Clarifying the Process

By Jim Ellis

March 18, 2016 — A great deal of confusion exists over whether Donald Trump can reach the necessary 1,237 committed delegate threshold to clinch the Republican presidential nomination before the Republican National Convention begins in mid-July. Yesterday, the New York Times released an analysis entitled “The Upshot” in which they claim that should Trump continue upon his present course he will secure a first ballot victory. This is not correct.

In actuality, Trump would have to commit 55.3 percent of the available delegates, or 65.5 percent of those delegates in the “bound” category, now that the delegate count has been adjusted upward to 693 Trump votes. The changes come because more unbound delegates are announcing support for Trump and the Missouri results are largely settled.

At this point, Trump has secured the votes from 46.5 percent of the 1,489 delegates who are committed by law, party rule, or announcement, though the unbound supporters have the right to change their vote. Continuing at this pace would give him 1,150 delegate votes, or 87 short of the necessary plateau.

The Times’ writers reason that victories in Arizona, New York and California would put him over the top. This would likely be the case if the three states were Winner-Take-All. They are not. Arizona, up next on March 22, is a Winner-Take-All, and the first-place finisher will capture all of the state’s 58 delegates. But New York and California use very different delegate apportionment systems.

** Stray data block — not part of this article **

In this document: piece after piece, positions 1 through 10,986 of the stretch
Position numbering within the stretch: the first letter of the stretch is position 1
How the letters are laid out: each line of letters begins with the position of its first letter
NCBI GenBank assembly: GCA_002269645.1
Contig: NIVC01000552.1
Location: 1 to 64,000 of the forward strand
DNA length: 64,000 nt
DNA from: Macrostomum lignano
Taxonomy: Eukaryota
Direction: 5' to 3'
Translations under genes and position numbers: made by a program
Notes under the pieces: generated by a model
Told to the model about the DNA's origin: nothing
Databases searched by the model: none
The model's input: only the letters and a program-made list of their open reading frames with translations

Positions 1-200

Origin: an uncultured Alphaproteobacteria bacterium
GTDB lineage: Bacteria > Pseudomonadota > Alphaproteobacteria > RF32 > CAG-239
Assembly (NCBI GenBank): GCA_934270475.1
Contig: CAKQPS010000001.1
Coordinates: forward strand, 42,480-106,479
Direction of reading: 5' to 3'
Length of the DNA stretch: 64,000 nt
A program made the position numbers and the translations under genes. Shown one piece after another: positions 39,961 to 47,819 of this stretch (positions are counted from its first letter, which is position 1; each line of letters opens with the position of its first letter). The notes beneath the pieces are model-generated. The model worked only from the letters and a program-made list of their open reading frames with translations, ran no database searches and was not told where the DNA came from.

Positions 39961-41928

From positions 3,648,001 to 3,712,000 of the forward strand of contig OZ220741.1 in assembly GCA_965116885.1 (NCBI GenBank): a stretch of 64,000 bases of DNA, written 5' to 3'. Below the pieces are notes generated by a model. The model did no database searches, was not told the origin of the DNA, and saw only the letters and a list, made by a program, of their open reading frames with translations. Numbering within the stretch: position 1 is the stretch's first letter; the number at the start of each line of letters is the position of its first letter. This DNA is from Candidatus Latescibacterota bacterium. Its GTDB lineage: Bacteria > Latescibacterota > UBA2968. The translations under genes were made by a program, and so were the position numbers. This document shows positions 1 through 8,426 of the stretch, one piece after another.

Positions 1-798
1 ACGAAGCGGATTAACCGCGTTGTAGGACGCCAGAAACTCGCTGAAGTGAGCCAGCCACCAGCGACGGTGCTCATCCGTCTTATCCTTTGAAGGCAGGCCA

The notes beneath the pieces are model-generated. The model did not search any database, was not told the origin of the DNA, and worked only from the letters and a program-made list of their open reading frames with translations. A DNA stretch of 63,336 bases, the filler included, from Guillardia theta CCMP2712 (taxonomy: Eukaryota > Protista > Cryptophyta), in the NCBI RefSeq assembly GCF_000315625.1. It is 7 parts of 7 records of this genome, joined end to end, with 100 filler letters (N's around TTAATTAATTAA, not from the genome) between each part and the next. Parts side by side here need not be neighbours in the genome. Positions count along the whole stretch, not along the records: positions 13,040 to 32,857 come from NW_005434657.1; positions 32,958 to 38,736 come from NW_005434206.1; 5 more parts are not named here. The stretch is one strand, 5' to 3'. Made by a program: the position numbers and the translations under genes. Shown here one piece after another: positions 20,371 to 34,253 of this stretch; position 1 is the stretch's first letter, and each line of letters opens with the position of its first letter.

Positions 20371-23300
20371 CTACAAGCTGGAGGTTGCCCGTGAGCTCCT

New York’s is more complicated, as the Republican National Committee apportionment rule listed below explains (New York has 95 delegates: 11 At-Large (AL), 81 in the 27 congressional districts (CD), and three unbound RNC delegates):

AL (At Large) – Proportional based on statewide vote with a 20 percent threshold. If candidate receives more than 50 percent of the statewide vote, candidate receives all AL delegates.

CD (Congressinal District) –
Proportional based on congressional district vote with 20 percent threshold. Highest vote-getter receives two delegates and second highest receives one. If a candidate receives more than 50 percent of the congressional district vote, candidate receives all three CD delegates.

Therefore, in order for a candidate to convert New York into a Winner-Take-All delegation, the candidate would have to win all 27 congressional districts, each with majority support. Under the present configuration with three candidates, such a result is highly unlikely.

New York, a state with allocation rules, is where Gov. John Kasich could cause havoc employing a strategy designed to pick off enough delegates to deny Trump a nationwide majority. Sen. Ted Cruz likely will accumulate a significant number of delegates upstate. With both candidates alive for the April 19 Empire State primary, there is little chance Trump will score all of the delegates here even though he is predicted to perform well in his home state.

The California system — Winner-Take-All by congressional district — is much simpler. Here, three delegates per district are awarded to the candidate placing first in each of the 53 CDs. The 10 at-large delegates go to the statewide winner. Therefore, in order to convert California to a Winner-Take-All state and claim all 172 delegates, a candidate would have to place first in all 53 congressional districts. Again, such an outcome under the current configuration is highly unlikely.

In fact, if Cruz and Kasich enter a strategic alliance at least for the June 7 primary and strategically target congressional districts, they could maximize the number of districts one of them wins, thus denying Trump valuable delegates. Positioned on the last day of primary/caucus voting, California, the largest of all delegate contingents, could itself determine whether Trump reaches the clinching number.

The 2016 Republican nomination race is not yet over. Ted Cruz and John Kasich still have the opportunity of forcing a contested convention. The next moves are in their court.

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